thing, or call it by a name - "Surplus produce" - but that
phenomenon of nature must be properly classified in order to arrive at
the truth. Henry George therefore owes his superiority over Marx to
the fact that he, acting with the instinct of the true scientist,
properly classified this "Surplus Product," this wealth of
which labor is being robbed every minute of the day, as RENT -
Monopoly and Speculative rent. And when the land-owner receives any of
the economic rent, that constitutes a robbery of the State, or the
people as a body. And then we tax labor and the products of labor to
run the State.
The last diagram, No. 4, shows the distribution of wealth under the
natural order, or more familiarly, under Single Tax. Since there could
be no monopoly of land there could be no Monopoly Rent, and
necessarily there could be no speculation in rent. Economic rent would
be collected from land users to defray the cost of government.
Between the last two diagrams it is worth while to note that as
Monopoly and Speculative rent disappeared to reappear as wages, true
or Economic rent could rise with the decrease of rent as a whole,
making the strange anomaly of a rise and fall of rent at the same time
- the answer being that the rent that fell and disappeared was a
pseudo rent and was the wages of which the workers had been defrauded.
Here is the place where Thomas G. Shearman fell down and considerably
weakened our argument. And if such a writer fell, who of us may not
stumble? But Mr. Shearman was a lawyer and not a scientist -
explanation enough. Mr. Shearman said that rent (meaning the total
rent of diagram 3) was so enormous that it would be vastly more than
the State could use. He estimated that approximately only half of this
(total) rent would be needed to run the government. Therefore he
concluded that the other half would remain in the hands of the land
owners and the latter would not be so hard hit as is ordinarily
expressed by Single Taxers. But since the ultimate goal of the Single
Tax system is to raise wages to the full earnings of the workers no
such argument to the workers could be very effective. How, under his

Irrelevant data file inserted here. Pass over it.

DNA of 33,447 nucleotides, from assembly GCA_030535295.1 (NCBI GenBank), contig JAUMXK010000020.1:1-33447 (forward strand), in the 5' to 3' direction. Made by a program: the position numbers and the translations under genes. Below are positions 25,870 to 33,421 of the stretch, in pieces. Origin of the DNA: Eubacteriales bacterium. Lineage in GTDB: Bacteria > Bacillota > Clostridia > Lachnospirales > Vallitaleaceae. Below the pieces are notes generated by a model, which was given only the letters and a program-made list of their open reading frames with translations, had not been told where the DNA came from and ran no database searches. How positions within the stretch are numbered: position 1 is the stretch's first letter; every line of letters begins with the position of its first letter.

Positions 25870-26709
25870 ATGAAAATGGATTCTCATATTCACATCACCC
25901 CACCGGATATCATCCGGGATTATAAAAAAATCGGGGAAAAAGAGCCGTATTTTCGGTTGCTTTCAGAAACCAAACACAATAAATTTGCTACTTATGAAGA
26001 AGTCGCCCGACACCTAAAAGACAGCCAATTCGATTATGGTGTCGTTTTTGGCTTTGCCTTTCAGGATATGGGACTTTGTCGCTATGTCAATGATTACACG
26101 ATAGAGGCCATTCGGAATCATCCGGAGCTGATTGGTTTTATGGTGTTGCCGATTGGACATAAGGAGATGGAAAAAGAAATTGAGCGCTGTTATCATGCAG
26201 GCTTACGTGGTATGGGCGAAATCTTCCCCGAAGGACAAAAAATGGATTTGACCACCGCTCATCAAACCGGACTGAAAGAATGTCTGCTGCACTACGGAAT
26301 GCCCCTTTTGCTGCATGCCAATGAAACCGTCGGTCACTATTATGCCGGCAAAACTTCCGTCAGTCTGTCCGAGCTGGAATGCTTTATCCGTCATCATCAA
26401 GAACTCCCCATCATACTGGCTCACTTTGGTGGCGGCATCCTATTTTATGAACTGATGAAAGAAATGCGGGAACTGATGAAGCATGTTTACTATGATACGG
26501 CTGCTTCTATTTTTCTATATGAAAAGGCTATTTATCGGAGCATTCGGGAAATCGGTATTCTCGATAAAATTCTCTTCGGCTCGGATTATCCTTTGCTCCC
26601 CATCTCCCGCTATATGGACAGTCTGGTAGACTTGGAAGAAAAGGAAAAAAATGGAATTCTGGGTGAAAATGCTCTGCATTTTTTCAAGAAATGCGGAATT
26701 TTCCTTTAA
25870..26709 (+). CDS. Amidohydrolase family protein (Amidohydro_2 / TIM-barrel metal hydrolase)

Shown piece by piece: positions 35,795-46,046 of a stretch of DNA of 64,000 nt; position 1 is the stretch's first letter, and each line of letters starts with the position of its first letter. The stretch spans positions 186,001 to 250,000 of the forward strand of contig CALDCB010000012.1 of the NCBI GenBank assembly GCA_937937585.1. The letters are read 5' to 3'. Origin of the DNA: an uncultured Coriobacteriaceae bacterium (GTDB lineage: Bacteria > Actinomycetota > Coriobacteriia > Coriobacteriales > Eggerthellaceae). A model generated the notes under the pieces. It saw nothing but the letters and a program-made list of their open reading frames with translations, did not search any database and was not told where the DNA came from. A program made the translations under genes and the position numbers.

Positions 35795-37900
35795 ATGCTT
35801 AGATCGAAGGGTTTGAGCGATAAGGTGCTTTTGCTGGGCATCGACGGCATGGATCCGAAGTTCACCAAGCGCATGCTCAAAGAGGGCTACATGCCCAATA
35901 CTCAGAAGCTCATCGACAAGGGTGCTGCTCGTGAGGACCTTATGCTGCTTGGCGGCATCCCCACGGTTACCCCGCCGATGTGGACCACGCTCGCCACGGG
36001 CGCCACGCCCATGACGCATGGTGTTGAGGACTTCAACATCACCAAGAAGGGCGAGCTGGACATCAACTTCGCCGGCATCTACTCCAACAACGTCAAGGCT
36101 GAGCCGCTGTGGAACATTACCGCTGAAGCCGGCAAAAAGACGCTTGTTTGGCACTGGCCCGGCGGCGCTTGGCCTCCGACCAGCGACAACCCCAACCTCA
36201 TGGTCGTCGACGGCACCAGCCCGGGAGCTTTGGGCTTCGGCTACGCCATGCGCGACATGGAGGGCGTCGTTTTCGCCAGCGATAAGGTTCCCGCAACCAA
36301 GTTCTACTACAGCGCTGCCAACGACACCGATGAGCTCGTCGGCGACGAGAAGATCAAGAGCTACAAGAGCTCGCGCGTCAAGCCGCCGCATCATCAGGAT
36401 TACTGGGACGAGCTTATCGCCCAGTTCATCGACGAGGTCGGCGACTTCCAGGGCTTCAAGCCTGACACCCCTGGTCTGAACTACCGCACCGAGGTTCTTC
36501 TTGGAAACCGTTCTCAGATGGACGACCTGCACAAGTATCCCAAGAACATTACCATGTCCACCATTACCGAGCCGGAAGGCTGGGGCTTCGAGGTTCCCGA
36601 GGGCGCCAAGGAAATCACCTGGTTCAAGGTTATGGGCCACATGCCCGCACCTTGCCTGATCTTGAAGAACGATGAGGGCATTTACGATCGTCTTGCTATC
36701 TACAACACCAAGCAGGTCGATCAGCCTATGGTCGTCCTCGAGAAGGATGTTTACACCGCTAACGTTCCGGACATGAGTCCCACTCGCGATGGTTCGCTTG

argument could we promise the worker that we would double, or treble,
or quadruple his wages? Here is merely an illustration of the fact
that "The chemist (or other scientist) can work better if he has
a picture of what he is working with. I maintain that every last cent
of ground rent should be taken by the community because the community
made it and it belongs to the community. But we say that we will leave
a percentage in the landlord's hands so that he will in truth be the
ground-rent tax collector. Therefore, it will readily be seen that
what is left in his hands immediately becomes wages for collecting the
ground-rent along with the house-rent which is truly only interest.
The category is changed instantly and all of the ground rent is
collected by the community.
No wonder the chemist and the mathematician, and the architect and
the astronomer like diagrams.
I shall briefly recount a little story that vividly illustrates the
relation that theory bears to practice. I read the story while I was
quite young and it strongly impressed me, partly because I was
intensely interested in astronomy, and later because it well
illustrated "useless study." The story is Thornton's Useless
"Thorton Seabury was a lad of about eighteen years who had
become a very competent astronomer and mathematician simply because he
had a great liking for the subjects. His father suddenly lost his job
in the village where they lived on the seashore in the State of Maine.
The father finally secured a job in New York City but the cost of
moving would have been a staggering blow to his finances. It happened
that a friend, the captain of a small schooner was about to depart for
New York in ballast, so he offered Mr. Seabury the cheapest kind of
transportation, charging only for the meals. The first night out the
captain came on deck with his sextant when young Thornton asked him if
he was going to take Jupiter for latitude. The captain was more than
surprised at the boy and asked him what he knew about such things and
the boy replied that he knew that Jupiter would be on the meridian at
8.32 that night The captain had been told of Thornton's useless study
but began to think it was not quite so useless as it seemed. Later the